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Services make job mobility possible

 
 
Knowing About
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      10-13-2006
Call it globalization, outsourcing or telecommuting, American
expatriates around this small central Mexican city are in it up to
their earbuds.
I met a semiretired American photographer who works - when the
spirit moves him - by the Internet for publications in the United
States. He has a Canon 1D digital single-lens-reflex camera that
produces enough resolution for almost any purpose.
Prodigy Infinitum, a Mexican broadband service, makes broadband
Internet available even in many small towns. The American shoots, edits
the take in Photoshop and e-mails it off to New York or wherever.
Payment goes electronically into his American bank account. He then
either withdraws it from ATMs, which are virtually everywhere today, or
by electronic transfer to his Mexican bank.
It is not front-page news that you can send photos over the
Internet. It is interesting though that more and more people, including
expatriates, seem to run their careers entirely online, some of them
without having a fixed address.
More correctly, they only have a fixed e-mail address. The
technological pieces have come together to make the world a sort of
vast distributed office for these people.
For example, most of them have some form of VoIP (Voice-over
Internet Protocol) telephone service, which allows them to be reached
by phone almost anywhere on earth.
An example is the service from Vonage. When you sign up you get a
small router, roughly the size of a paperback book, and a phone number
in any area code in the U.S. that you choose. Suppose your number is
202-123-4567. You can be abroad, plug the router into any broadband
source, and you are a local call from Washington. No prefixes, no call
back, no passwords.
VoIP has done for telephony what Web mail, such as Yahoo and
Hotmail, did for e-mail: severed communication from geography. I
visited the office of a lawyer who works in the United States from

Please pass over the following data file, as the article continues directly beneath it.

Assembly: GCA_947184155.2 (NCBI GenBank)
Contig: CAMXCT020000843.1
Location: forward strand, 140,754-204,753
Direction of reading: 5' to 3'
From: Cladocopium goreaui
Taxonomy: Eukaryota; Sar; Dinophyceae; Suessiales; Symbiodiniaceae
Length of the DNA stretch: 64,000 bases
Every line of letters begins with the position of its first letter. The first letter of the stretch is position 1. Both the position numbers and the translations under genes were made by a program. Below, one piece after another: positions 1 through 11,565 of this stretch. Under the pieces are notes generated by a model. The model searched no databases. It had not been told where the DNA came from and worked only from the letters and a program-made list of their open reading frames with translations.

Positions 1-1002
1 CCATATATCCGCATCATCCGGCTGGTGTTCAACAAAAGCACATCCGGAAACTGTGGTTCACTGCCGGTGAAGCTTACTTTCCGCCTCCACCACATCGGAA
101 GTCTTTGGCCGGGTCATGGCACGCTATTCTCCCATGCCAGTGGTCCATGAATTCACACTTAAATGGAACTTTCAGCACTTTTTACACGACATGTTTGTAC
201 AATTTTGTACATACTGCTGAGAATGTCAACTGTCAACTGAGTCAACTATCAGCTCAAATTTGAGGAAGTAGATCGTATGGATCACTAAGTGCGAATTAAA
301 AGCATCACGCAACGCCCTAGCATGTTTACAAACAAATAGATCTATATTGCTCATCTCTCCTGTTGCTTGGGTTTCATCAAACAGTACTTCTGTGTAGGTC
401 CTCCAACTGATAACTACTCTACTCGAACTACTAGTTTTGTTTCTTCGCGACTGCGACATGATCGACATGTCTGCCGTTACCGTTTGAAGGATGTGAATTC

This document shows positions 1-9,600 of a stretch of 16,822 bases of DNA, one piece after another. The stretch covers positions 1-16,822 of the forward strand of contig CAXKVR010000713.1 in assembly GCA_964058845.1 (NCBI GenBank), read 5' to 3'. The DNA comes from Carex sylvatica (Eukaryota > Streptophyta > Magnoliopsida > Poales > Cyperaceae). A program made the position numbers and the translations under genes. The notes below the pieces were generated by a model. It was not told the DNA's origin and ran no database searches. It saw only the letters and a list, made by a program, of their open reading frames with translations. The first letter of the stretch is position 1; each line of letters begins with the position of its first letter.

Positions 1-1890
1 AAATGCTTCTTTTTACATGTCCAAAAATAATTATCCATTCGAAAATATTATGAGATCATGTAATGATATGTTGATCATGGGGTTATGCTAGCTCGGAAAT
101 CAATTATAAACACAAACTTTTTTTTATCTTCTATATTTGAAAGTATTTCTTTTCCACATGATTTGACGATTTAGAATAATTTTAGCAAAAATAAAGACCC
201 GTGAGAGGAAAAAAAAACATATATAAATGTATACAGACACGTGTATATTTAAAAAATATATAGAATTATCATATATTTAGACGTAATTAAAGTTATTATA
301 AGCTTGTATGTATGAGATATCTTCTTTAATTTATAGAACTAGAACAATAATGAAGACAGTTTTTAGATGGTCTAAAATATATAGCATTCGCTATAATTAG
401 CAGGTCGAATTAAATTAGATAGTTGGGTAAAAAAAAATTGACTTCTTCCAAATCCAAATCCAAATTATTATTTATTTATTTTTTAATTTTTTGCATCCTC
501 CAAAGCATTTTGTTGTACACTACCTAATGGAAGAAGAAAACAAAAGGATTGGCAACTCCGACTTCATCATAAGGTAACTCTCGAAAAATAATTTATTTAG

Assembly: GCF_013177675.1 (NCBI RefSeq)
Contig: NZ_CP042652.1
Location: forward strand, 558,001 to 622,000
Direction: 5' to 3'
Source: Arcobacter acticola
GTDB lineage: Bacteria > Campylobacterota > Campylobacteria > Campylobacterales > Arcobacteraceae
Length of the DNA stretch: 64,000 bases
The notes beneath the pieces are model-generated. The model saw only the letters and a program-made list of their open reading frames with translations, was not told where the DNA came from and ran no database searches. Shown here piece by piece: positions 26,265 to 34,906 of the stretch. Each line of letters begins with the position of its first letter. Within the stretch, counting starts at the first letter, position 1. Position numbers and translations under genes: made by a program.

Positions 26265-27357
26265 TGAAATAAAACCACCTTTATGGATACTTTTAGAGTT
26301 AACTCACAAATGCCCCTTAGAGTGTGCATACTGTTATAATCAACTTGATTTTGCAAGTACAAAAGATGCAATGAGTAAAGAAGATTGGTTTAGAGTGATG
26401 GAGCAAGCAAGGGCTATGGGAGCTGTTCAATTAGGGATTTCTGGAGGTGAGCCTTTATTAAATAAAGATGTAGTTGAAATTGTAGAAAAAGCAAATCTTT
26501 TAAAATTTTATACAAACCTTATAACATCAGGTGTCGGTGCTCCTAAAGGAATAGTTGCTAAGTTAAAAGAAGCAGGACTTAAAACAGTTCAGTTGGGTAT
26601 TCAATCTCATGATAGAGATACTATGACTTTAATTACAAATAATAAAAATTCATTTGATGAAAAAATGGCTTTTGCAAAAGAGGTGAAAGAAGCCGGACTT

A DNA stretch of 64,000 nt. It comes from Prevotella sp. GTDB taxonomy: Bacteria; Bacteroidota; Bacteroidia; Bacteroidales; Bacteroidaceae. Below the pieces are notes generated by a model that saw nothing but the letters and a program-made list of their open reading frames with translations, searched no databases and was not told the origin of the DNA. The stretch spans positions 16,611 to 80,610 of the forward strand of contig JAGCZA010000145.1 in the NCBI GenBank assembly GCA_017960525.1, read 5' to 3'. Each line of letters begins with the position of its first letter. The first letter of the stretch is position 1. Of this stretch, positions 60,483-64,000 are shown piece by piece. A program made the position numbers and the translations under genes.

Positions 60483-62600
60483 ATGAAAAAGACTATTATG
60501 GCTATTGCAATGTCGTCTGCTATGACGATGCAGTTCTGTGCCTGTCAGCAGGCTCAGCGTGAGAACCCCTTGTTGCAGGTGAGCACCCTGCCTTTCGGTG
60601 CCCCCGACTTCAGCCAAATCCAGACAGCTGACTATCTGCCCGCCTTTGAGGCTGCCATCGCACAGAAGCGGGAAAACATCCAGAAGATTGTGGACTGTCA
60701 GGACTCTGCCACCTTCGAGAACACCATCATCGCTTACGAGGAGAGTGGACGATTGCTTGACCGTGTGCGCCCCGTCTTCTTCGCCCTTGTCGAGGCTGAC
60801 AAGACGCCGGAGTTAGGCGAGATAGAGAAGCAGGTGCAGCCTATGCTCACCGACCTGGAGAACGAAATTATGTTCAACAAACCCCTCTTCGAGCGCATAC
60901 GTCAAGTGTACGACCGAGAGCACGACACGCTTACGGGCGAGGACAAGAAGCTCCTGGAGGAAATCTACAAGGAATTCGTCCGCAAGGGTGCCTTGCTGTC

Mexico. He has a couple of VoIP phone lines with all the accessories
- caller ID, answering machine, etc. - and talks to clients as if
they were next door.
The legal resources he needs, such as law codes, are mostly online.
Most are free. If they aren't, he pays with a credit card. Nobody
cares where he is if the checks clear, so to speak.
Obviously, for some there are limitations to working from the other
side of the earth. It is better for a Washington lawyer to be in
Washington where it is possible to meet clients. But if your goal is to
make a comfortable living from Bangkok or the Yucatan, it is perfectly
doable.
A friend of mine in Northern Virginia maintains databases and
networks for clients across the country. Using a program called PC
Anywhere, he can log on to the client's computer and operate it
exactly as if he were there. Most problems don't involve hardware, so
he just fixes them online. He has had clients for years without meeting
them.
Recently, on vacation in Mexico, he tried going online with his
laptop to see whether he could log on to a client (there can be
problems with satellite links). It worked perfectly. He's thinking of
bailing out, keeping his current 703 number, and working from south of
the border.
Not everybody can telecommute from Kuala Lumpur. Dentists are just
out of luck. But many can, and small but growing numbers are.

For further information about voip you can visit
http://www.knowingabout.com/voip

 
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